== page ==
Suppose you want to show the height values in our example in millimeters rather than centimeters across the horizontal axis. You could potentially make these conversions in the dataset by multiplying each height value by 10. But with the Scale factor, you can directly apply the appropriate scale to your axis data inside the chart without changing the source data.

Here’s how to do it:

1. Open the Chart editor window, go to the Customize tab, and expand the Horizontal axis section. Scroll down to the Scale factor option.

2. In the Scale factor drop-down menu, various options allow you to divide your scale. Choose the second option, 0.1, to convert the horizontal axis data from centimeters to millimeters.

Note: Since the Scale factor divides the axis scale, use 0.1, as multiplying by 10 is equivalent to dividing by 0.1.

Now the horizontal axis shows the data in millimeters rather than centimeters. See below:

Follow these steps to change the Scale factor for the vertical axis as well.

### The Slant Label to Customize Both Horizontal and Vertical Axes

When you have a lot of data in your chart, the labels can often end up crowding each other, making it rather difficult to read the chart.

Thankfully, there is a customization option that angles the label orientation so they won’t overlap each other. The Slant label option in Google Sheets offers a quick and easy way to do this.

Follow the steps below to slant the labels for the horizontal axis:

1. Go to the Chart editor, open the Customize tab, and expand the Horizontal axis section. Scroll down to the Slant label option.

2. Click the Slant label drop-down menu and select the angle by which you want to rotate your axis labels. You can change the orientation anywhere from 0 to 90 degrees using the drop-down menu. The 60 degree slant is a popular option to make the labels stand out.

Pro Tip: You can also manually type the Slant label angle to change the orientation by the angle of your choice.

### The Number Format Option

You may also want to make the number labels consistent between the two axes: if one goes to the tenths place, you may want to make the other do the same. Thankfully, the Number format option in Google Sheets can do this for you.

1. Open the Chart editor, select the Customize tab, and expand the Horizontal axis section. Go to the Number format section.

2. In the Number format drop-down menu, you will see various ready-made formats such as Currency, Date format, etc. You can also apply a custom format of your own under the Other custom formats option.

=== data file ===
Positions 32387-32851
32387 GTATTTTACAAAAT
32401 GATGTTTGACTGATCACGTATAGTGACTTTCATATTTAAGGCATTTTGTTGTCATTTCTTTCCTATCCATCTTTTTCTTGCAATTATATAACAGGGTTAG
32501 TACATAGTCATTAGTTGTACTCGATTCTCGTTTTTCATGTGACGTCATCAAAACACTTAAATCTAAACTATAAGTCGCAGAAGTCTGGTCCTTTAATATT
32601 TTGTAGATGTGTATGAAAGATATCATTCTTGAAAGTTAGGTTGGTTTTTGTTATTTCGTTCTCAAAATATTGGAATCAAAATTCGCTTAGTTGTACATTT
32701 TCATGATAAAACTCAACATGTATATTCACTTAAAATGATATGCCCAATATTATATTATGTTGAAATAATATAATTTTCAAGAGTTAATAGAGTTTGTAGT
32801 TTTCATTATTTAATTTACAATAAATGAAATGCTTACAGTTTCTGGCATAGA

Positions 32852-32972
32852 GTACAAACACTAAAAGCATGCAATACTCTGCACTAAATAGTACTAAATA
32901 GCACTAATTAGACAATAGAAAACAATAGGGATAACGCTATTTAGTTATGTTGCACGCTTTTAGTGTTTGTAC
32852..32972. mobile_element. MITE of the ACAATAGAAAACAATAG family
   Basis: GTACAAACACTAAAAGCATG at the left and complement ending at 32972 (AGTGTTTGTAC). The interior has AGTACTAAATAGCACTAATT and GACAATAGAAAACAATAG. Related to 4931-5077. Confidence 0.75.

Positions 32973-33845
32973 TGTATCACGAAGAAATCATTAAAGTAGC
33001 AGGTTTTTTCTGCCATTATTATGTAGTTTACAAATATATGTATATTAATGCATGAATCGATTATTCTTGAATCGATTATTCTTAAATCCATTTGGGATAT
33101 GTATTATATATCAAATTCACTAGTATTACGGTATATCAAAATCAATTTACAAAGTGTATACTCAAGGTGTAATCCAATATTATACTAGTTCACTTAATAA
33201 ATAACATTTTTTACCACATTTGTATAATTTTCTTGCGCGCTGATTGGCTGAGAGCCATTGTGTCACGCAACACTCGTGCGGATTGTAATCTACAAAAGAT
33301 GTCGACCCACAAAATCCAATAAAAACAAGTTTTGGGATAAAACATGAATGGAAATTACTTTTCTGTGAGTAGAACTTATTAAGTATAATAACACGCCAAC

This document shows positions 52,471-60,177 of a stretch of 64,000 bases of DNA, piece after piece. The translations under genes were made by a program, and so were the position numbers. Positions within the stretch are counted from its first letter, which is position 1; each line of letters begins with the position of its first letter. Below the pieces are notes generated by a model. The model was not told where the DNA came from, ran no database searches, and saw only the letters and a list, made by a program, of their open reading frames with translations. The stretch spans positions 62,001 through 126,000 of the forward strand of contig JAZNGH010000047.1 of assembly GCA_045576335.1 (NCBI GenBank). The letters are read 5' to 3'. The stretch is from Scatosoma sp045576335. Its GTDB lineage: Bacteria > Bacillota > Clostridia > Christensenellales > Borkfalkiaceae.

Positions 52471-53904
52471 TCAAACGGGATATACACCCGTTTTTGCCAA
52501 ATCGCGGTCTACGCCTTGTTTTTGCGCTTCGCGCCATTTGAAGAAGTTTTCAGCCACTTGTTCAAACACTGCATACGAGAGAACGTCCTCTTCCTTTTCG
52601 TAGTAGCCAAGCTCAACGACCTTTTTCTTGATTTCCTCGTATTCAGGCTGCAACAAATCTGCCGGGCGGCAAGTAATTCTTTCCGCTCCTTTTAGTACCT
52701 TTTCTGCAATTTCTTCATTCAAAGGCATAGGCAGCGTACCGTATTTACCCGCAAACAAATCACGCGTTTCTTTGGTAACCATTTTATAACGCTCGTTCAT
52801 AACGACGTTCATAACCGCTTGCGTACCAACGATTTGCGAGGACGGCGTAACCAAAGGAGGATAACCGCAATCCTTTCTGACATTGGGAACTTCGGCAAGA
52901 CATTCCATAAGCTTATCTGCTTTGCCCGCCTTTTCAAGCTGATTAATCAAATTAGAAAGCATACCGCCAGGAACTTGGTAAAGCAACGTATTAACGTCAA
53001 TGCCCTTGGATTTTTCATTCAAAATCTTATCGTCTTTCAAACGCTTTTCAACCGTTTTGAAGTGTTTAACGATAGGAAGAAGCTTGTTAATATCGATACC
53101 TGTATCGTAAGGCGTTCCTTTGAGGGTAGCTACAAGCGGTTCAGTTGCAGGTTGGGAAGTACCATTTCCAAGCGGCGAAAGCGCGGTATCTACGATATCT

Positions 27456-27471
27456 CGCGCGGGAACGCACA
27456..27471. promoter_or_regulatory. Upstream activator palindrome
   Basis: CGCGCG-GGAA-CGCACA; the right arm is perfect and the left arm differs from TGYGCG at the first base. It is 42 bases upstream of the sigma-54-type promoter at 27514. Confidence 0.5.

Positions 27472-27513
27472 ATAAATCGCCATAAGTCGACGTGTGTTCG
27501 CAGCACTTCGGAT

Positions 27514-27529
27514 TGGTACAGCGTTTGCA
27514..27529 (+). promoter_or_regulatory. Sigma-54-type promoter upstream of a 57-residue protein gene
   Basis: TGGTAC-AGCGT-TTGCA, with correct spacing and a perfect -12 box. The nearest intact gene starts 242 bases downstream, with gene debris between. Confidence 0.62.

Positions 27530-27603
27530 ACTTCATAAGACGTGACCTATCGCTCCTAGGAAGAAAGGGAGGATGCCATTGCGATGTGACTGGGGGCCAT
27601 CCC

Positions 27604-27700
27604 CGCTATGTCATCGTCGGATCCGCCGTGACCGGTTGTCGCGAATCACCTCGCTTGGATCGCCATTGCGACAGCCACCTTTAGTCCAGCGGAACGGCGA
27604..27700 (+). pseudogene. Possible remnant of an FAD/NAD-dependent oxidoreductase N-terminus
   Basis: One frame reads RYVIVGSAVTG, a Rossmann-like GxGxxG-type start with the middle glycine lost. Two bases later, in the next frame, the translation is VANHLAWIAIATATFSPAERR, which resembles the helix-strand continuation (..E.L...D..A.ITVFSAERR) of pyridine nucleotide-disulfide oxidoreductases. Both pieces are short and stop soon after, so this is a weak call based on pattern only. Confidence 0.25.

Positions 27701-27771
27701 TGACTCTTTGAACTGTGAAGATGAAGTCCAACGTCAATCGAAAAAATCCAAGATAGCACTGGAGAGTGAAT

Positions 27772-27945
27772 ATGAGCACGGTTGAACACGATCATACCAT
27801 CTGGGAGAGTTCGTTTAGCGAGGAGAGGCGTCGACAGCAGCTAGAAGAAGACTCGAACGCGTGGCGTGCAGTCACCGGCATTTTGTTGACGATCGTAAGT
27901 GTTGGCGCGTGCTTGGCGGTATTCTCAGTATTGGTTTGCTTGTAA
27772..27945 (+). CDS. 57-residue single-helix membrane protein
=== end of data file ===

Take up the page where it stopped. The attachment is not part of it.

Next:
3. Once you click on Other custom formats, it will open the Custom number formats window. Choose from among the custom formats listed there or type one of your own. In the text box at the top, type in 0.0 and click Apply to apply the one-decimal custom numbering format to the horizontal axis labels.

Pro Tip: Always pay attention to the Sample section below the text box in which you type a custom format of your own. It shows how the format will change the appearance of the numbers you are applying formatting to. This is an excellent way to preview the data after formatting. You can create multiple custom formats of your own by using this method.

The horizontal axis label now should have an extra decimal after the whole number.

How to Change the Axis to Log Scale in Google Sheets

Follow the steps below to convert an axis scale to a Log scale:

1. Open the Chart editor and go to the Vertical axis section.

2. Click on the Log scale checkbox, placed exactly below the Scale factor drop-down menu. Tick the checkbox to convert your vertical axis to the logarithmic scale. The graph will change, as shown in the screenshot below:

## How to Adjust Axis Intervals

So far, you have manually changed the axis scale to a value of your choice by entering Min or Max value bounds. However, there is another option by which you can change these scales by intervals.

1. Open the Chart editor, go to the Customization tab, and expand the Gridlines and ticks section.

2. Select the Vertical axis from the drop-down menu.

3. In the Major spacing type drop-down menu, select Step.

4. In the Major step text box, type 10 to change the vertical axis scale to every 10 points.

Use the same method to change the steps for the horizontal axis scale to 10 units as well by selecting the Horizontal axis from the Gridlines and ticks drop-down menu.

Finally, the scatter plot should look like the one shown below:

These are a few of the options and customizations available for the axes in your Google Sheets chart. Which one did you find most helpful? Let me know through the comment section below.